HAJI MOHAMED DAWJEE: For black women, silence is death [book excerpt]
It takes a long time for women, the majority of the world’s population, to be themselves. It is a process of becoming who we are rather than being born into who we are – that is a gift neatly wrapped and reserved for Caucasian people.
It takes even longer before we can openly express that identity with all its dynamic variables such as what we stand for, how we want to be treated, what our thoughts and opinions are, and selecting when, where and how we will assert ourselves so that we can say the things we want to say … the things we need to say.
Over the years, centuries even, through a process of proving ourselves time and time again – especially in our field of work, whatever profession that may be – things change. We have to change them. And we change. We start to claim our space because we know what we faced to get where we are. We know the challenges we have overcome to prove ourselves. We know what it feels like to face adversity and take on structural systems that are built to spit us out and that have caused so much trauma – we have shown that we can stay and rise above it all and take up space. We have proven we can "perform" – but here’s the thing, even if that performance is better than anyone else’s, even if we have the confidence to outskill and outlast any of our adversaries, the world has been taught to keep us on the back foot. In a way, we are always set up for failure. This we must un-teach. And the only way to do that is to speak up.
STOP HAVING BOUNDARIES DRWAN FOR US
For a black woman, silence is death. When we are quiet, no systems change, we are kept in place, in "our" place, chained, challenged and still. Just the way the world likes it.
In her autobiography,I Know Why the Caged Bird Sings, one of the biggest and most influential voices of our time and many times to come, Maya Angelou, established her voice at the age of 41. Four decades. That is how long it took for her to break the silence and become the loudspeaker of memoir for anyone who would listen. In the book, Angelou tells the story of how she had once actively chosen silence as a child. When the famed and respected author was eight years old, she stopped speaking. Angelou says that she silenced her voice because she believed her very voice was what led to the death of a man. For five years, someone who had much to say, said nothing.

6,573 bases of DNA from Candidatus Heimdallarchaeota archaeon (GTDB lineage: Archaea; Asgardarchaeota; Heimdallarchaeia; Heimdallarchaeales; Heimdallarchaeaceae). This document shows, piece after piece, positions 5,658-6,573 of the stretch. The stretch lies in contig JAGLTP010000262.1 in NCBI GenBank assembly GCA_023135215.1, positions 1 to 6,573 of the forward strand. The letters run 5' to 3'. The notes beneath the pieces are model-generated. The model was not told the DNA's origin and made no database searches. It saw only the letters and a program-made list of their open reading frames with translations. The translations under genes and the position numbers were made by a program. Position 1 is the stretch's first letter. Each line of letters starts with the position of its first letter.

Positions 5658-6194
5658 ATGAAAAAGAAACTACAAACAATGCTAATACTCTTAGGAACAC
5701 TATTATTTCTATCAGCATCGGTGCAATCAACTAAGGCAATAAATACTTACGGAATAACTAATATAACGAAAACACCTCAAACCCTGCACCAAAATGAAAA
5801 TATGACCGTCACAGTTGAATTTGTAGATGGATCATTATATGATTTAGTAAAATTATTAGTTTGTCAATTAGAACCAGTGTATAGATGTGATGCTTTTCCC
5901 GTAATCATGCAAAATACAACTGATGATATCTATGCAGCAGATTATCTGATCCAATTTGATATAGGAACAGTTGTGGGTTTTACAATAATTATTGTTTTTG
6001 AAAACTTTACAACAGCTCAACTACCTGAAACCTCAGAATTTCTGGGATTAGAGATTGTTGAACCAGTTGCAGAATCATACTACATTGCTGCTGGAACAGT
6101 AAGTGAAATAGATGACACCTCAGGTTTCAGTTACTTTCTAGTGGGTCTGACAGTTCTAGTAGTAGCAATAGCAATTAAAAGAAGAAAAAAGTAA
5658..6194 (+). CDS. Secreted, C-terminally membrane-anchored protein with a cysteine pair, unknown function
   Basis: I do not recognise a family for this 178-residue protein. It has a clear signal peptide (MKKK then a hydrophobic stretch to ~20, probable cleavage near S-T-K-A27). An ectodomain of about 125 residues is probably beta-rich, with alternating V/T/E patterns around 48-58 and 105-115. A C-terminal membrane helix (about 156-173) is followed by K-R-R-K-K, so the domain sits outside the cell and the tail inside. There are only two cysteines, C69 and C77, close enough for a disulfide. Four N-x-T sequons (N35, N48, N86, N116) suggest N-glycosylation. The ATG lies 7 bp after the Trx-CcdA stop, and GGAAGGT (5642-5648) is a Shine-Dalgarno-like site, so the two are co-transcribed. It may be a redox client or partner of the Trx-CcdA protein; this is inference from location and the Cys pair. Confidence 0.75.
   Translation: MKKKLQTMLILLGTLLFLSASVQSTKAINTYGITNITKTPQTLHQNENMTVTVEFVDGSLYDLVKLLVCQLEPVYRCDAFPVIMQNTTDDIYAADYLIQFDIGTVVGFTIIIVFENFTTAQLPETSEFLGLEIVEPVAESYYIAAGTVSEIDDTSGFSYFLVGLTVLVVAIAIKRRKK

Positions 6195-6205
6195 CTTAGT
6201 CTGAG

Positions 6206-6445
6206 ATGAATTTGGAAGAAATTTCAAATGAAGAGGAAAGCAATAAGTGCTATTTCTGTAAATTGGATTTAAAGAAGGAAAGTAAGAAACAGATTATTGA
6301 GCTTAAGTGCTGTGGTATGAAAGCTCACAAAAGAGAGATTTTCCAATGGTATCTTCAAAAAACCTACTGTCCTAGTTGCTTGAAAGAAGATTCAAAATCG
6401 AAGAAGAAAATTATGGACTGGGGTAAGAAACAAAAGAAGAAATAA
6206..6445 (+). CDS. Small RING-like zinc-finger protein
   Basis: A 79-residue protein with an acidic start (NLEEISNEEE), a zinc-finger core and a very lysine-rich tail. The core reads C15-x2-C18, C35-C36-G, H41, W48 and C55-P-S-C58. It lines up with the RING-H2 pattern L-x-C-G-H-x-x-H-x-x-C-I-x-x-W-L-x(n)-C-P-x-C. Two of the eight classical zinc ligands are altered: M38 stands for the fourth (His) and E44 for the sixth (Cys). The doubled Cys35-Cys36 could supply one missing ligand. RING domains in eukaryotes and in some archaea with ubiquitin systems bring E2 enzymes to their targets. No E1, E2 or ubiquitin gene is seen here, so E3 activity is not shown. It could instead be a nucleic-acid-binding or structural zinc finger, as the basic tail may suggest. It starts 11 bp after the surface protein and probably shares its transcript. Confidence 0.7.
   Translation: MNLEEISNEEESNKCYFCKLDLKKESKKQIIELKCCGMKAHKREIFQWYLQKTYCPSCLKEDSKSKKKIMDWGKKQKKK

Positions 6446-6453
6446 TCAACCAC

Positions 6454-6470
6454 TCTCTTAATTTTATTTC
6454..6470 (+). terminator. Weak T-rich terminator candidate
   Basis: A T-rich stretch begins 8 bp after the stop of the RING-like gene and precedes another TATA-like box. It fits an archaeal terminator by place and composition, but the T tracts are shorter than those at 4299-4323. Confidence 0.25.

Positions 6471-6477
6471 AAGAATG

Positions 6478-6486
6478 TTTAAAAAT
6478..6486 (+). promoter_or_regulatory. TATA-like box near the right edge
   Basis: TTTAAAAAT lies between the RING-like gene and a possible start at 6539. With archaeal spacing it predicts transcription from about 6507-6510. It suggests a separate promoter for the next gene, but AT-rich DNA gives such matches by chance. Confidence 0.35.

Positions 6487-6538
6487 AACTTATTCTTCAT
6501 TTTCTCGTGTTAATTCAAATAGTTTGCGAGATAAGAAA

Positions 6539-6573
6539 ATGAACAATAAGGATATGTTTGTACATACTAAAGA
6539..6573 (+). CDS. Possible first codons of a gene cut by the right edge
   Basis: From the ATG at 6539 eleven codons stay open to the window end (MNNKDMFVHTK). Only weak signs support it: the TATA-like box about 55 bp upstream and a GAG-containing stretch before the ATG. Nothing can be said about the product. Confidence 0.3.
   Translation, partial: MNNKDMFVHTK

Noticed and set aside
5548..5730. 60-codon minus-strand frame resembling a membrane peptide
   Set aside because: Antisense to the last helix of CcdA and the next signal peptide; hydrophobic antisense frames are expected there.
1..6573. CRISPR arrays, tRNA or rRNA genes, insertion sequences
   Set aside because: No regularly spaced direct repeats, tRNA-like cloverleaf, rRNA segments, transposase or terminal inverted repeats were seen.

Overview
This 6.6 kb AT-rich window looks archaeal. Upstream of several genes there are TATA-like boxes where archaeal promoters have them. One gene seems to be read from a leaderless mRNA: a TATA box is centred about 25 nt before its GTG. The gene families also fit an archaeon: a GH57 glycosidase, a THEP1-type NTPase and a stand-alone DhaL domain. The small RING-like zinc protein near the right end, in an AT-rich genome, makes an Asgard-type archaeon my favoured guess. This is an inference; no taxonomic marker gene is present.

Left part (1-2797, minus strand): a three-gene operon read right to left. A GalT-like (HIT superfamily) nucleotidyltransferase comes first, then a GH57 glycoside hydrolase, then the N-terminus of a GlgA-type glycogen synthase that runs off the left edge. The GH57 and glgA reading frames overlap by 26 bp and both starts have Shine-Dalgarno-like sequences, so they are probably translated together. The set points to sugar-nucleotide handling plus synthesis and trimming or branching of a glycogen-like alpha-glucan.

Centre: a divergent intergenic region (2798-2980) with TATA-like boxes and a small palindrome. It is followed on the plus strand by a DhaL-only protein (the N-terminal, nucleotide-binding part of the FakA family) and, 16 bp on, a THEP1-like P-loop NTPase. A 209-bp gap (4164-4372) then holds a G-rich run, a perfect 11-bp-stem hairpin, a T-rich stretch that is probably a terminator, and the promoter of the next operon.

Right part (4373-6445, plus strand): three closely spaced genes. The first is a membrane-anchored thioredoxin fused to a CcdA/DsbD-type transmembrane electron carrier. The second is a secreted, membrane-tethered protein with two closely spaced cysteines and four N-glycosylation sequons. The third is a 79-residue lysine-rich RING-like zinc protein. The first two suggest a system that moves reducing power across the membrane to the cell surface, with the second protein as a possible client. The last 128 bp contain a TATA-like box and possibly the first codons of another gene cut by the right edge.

The man in question was her mother’s boyfriend at the time, Mr Freeman, who raped Angelou. The young Angelou testified against him during his trial. He was convicted, sentenced and later released. Then, a mere four days after his freedom, he was murdered. In I Know Why the Caged Bird Sings, Angelou implies that it was perhaps her uncles who killed him. The price she paid for his death? Her silence. The author was gagged by her own guilt. She was thirteen when she found her voice again. Twenty-eight years later, she made that voice heard and for several decades after that first publication, she continued to speak her truth and tell her stories and the stories that reflected the experience of many a black woman, young and old, around her.